Shares in gaming software provider Playtech (LSE: PTEC) jumped in early deals this morning after the company published its results for the year ending 31 December 2018.
The business reported a 54% jump in reported revenues and an 11% increase in adjusted net profit. However, reported net profit declined 50%, and management has made the decision to reduce the firm’s dividend payout by a third, yanking back Playtech’s dividend yield from around 8% to 5.5%.
Maximising shareholder returns
Management says the reason why it has decided to cut the dividend is “to maximise efficiency of shareholder returns.” Instead of paying cash out to investors, Playtech is returning €40m through a share buyback. Considering the stock’s current valuation (it’s trading at a forward P/E of 6.8) this seems like a sensible decision.
Having said that, I would sell Playtech after today’s results as I can see several red flags in the numbers. Specifically, I’m concerned that 2019 won’t be as strong as 2018 in terms of revenue growth.
For example, in today’s results release, the company notes regulated B2B Gaming revenue for the first 49 days of 2019 was up 7% on the same period in 2018, although non-regulated gaming revenue for the same period declined 26%.
The company goes on to guide that it expects to report adjusted EBITDA in the range of €390m-€415m for 2019, up from 2018’s figure of €343m, although this is assuming the Asian business “remains stable.” Further down the release, the firm notes “underlying adjusted EBITDA decreased by 21% compared to 2017, predominantly due to the fall in revenues from Asia.” If Asian revenues declined substantially in 2018, I think it is reasonable to suggest they will continue to decline in 2019, which might upset Playtech’s outlook.
So, after considering all of the above, I would avoid Playtech for the time being and invest my money in financial services group IG (LSE: IGG) instead.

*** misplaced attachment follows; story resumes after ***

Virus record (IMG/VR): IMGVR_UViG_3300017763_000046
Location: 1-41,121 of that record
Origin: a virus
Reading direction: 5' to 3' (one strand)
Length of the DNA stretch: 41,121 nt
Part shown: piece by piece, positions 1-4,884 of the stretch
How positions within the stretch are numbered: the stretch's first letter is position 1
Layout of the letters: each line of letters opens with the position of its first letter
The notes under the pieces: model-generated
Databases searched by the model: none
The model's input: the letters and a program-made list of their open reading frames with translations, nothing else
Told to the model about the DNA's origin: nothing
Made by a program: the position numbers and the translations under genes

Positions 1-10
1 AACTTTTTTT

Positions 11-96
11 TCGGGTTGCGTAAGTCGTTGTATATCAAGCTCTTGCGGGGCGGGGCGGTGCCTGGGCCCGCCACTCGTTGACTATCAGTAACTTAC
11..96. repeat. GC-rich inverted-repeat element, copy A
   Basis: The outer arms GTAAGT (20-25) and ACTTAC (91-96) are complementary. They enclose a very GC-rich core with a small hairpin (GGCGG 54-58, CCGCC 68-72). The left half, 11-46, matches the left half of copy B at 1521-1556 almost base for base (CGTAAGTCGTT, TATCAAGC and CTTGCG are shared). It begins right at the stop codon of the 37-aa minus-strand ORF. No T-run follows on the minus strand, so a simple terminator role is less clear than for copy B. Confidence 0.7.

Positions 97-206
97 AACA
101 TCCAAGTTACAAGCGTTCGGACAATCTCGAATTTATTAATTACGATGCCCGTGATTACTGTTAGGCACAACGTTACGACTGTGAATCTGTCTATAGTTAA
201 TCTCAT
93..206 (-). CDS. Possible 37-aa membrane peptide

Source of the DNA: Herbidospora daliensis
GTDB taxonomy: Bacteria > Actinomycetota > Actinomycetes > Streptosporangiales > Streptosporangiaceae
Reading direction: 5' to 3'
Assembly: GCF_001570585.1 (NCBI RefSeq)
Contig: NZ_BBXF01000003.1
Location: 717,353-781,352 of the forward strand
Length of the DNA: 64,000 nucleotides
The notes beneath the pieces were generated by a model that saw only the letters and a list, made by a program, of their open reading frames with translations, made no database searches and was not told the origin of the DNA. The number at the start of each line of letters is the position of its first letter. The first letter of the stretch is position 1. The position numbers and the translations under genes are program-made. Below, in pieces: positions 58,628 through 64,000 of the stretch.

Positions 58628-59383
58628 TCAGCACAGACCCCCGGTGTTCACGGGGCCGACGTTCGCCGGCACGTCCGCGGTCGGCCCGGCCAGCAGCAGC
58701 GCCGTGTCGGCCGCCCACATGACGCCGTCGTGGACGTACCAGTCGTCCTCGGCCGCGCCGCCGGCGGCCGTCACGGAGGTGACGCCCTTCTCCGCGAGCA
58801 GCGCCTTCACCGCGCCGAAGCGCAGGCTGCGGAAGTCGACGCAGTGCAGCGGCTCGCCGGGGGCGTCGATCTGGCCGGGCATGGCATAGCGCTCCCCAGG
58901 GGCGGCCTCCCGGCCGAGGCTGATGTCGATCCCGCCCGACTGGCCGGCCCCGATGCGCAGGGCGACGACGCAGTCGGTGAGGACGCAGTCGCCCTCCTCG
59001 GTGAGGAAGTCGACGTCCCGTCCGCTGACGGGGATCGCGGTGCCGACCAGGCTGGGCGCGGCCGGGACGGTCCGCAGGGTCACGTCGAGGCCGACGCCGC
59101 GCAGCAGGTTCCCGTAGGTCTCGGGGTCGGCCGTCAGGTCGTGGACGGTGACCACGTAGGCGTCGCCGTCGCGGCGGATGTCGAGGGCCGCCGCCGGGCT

Thanks to new regulations aimed at curbing inexperienced investor losses in the spread betting and contracts for difference markets (CFD), City analysts are forecasting a 20% decline in earnings per share for IG this year.
The company isn’t alone in this. Virtually all spread betting and CFD providers are expected to suffer from the regulation. However, as the sector’s largest player, I think IG will come out on top. The group’s size and global diversification implies it should be able to shrug off the regulations and potentially capture market share from smaller peers.
The business has also recently been investing in other, more traditional investment products, such as share trading and it now offers ISAs for clients. These new initiatives should, in my opinion, help the group weather the storm and come out on top.
Based on the above, I think it’s worth buying shares in IG both for the group’s income as the stock yields 7.3%, and its growth potential. The shares are currently dealing at a highly attractive multiple of just 11.7 times forward earnings.
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Rupert Hargreaves owns no share mentioned. The Motley Fool UK has no position in any of the shares mentioned. Views expressed on the companies mentioned in this article are those of the writer and therefore may differ from the official recommendations we make in our subscription services such as Share Advisor, Hidden Winners and Pro. Here at The Motley Fool we believe that considering a diverse range of insights makes us better investors.